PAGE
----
GLOBAL CHROME WRAP: Prices rise in China on tightening supply, high producer offers
Chinese chrome ore and ferro-chrome markets rose last week on the back of strong stainless steel demand, lending support to Korean and Japanese alloy prices, while tightness in the US market continued to boost the in-warehouse Pittsburgh assessment.
- Ore prices rise as much as 13.4% in China as trader speculation continues
- Alloys prices jump in China on tight supply
- Chinese alloy strength boosts prices in Japan and South Korea
- US prices edge higher on tight supply
- Europe flatlines in thin summer trading
Chrome ore and ferro-chrome prices jumped in China on Friday August 18 amid tightening supply and after domestic and international suppliers raised offers.
The largest week-on-week moves were seen in the import markets for chrome ore, led by the stronger markets further upstream and continued speculative interest among traders.
Metal Bulletin’s price quotation for Turkish lumpy chrome ore (40-42%), cfr China rose 13.4% to $310-325 per tonne.
Metal Bulletin’s UG2 chrome ore index, cif China rose 6.7% to $190 per tonne.
“Fundamentally, the alloy market is still very tight in China and what has happened in the ore market, over the last two weeks, has been speculative action – traders jumping into the market,” a chrome ore trader told Metal Bulletin.
There were further strong gains in the domestic and import markets for ferro-chrome, which are being supported by a strong stainless steel sector and rising nickel prices, along with environmental restrictions on alloy production in certain areas.
A large mill has been buying large volumes of ferro-chrome in the spot market and has paid well above its August tender price to secure material, market sources told Metal Bulletin.
Metal Bulletin’s price quotation for spot price Chinese domestic high-carbon ferro-chrome (6-8% C, basis 50% Cr) increased nearly 4% to 7,800-8,200 yuan ($1,168-1,228) per tonne, equivalent to about 90-95 cents per lb.
“The majority of ferro-chrome production in August has been booked out, which makes spot supply very tight in the market,” a ferro-chrome producer said.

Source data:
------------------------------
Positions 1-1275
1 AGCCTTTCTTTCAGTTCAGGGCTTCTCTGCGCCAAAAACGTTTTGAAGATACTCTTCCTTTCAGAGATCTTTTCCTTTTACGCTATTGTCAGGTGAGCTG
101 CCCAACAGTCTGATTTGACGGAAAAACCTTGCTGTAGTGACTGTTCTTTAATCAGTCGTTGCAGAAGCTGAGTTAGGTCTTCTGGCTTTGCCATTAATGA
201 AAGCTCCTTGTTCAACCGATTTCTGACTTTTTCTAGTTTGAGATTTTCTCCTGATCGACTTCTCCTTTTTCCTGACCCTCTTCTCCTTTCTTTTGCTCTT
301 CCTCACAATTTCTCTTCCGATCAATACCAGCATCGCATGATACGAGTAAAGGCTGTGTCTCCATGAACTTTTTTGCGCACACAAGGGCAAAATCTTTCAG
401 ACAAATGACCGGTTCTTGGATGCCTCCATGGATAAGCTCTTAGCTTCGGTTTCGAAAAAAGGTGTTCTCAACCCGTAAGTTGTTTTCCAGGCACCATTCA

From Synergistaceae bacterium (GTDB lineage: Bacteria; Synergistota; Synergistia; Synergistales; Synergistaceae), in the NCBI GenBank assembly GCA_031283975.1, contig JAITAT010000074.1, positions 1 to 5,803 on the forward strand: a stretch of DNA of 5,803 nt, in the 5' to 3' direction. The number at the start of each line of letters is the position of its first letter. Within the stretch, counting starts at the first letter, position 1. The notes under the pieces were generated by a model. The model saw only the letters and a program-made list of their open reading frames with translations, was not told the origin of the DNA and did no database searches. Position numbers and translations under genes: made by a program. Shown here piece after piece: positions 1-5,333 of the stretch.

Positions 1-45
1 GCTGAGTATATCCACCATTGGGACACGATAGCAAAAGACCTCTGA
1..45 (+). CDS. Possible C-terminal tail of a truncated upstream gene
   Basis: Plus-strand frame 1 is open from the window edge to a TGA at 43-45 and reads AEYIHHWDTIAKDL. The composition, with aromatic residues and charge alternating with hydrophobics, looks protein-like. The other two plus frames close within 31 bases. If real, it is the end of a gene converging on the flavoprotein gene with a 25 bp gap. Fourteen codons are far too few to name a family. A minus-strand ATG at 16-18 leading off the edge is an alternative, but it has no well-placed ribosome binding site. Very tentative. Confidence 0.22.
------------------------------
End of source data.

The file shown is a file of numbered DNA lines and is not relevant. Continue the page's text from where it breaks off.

A number of smelters agreed they had no available material for mills that want to buy spot.
“Production in Sichuan and Qinghai provinces is affected by Chinese environmental inspections,” another ferro-chrome producer said.
Metal Bulletin’s charge chrome index, cif Shanghai rose 3 cents to 92 cents per lb.
Metal Bulletin’s latest assessed contract price for Chinese domestic high-carbon ferro-chrome (6-8% C, basis 50% Cr) increased to 6,800-7,500 yuan per tonne on Friday August 18, up from the previous week’s assessment of 6,800-7,000 yuan per tonne.
Most market participants awaiting September’s tender prices from stainless steel mills said they expected the price to be at least 8,000 yuan per tonne. This compares with Baosteel’s tender price of 7,000 yuan per tonne for high-carbon ferro-chrome for July.
Strong Chinese prices boost sentiment
Elsewhere in Asia and beyond, spot high-carbon ferro-chrome prices followed Chinese prices higher.
Metal Bulletin assessed spot high-carbon ferro-chrome, cif Japan at 90-93 cents per lb on Thursday August 17, compared with 86-90 cents per lb the previous week.
“The price uptrend in China is greater than I expected, so offers from India to Japan are also rising, and soon we will see around 95 cents here,” a major trader in Japan told Metal Bulletin.
Metal Bulletin’s assessment for high carbon ferro-chrome, cif South Korea rose to $0.88-0.95 per lb on Thursday, up from 85-90 cents per lb previously.
“Suppliers all lifted their offers this week as the Chinese market price moved further up. Today, normal offers in the market are 90-95 cents per lb cif South Korea, or even 97 cents,” a major trader in Seoul said.
High-carbon ferro-chrome, in-warehouse Pittsburgh rose to $1.40-1.48 per lb on August 17, up from $1.38-1.45 per lb the previous week, according to Metal Bulletin sister publication AMM’s latest assessment.
Although spot market activity slowed week-on-week, offer prices were higher, as available spot supply remains difficult to find and large suppliers are declining to sell to traders at attractive prices.
“It is hard to get your hands on any material unless you go to one of the two main producers, and if you do, you can’t even think about selling under $1.40,” a supplier source told AMM.
Suppliers have felt little pressure to sell off inventories amid strong demand on contracts.
“The spot market is slow during the summer, but overall demand is still quite strong. Our contract releases in July were stronger than June, and August looks to be even better,” the first supplier source explained.
Europe bucks the trend
Europe was the only global market to flatline, as trading remained thin over the summer.
Metal Bulletin’s price quotation for high-carbon ferro-chrome, delivered in Europe held at $1.10-1.20 per lb.
While most data points came in within the range, one deal reported second-hand below $1.10 and one deal above $1.20 were excluded as outliers.
“The requirements of the main consumers in Europe are covered; supply and demand is well-balanced and stocks levels are healthy,” a producer source told Metal Bulletin.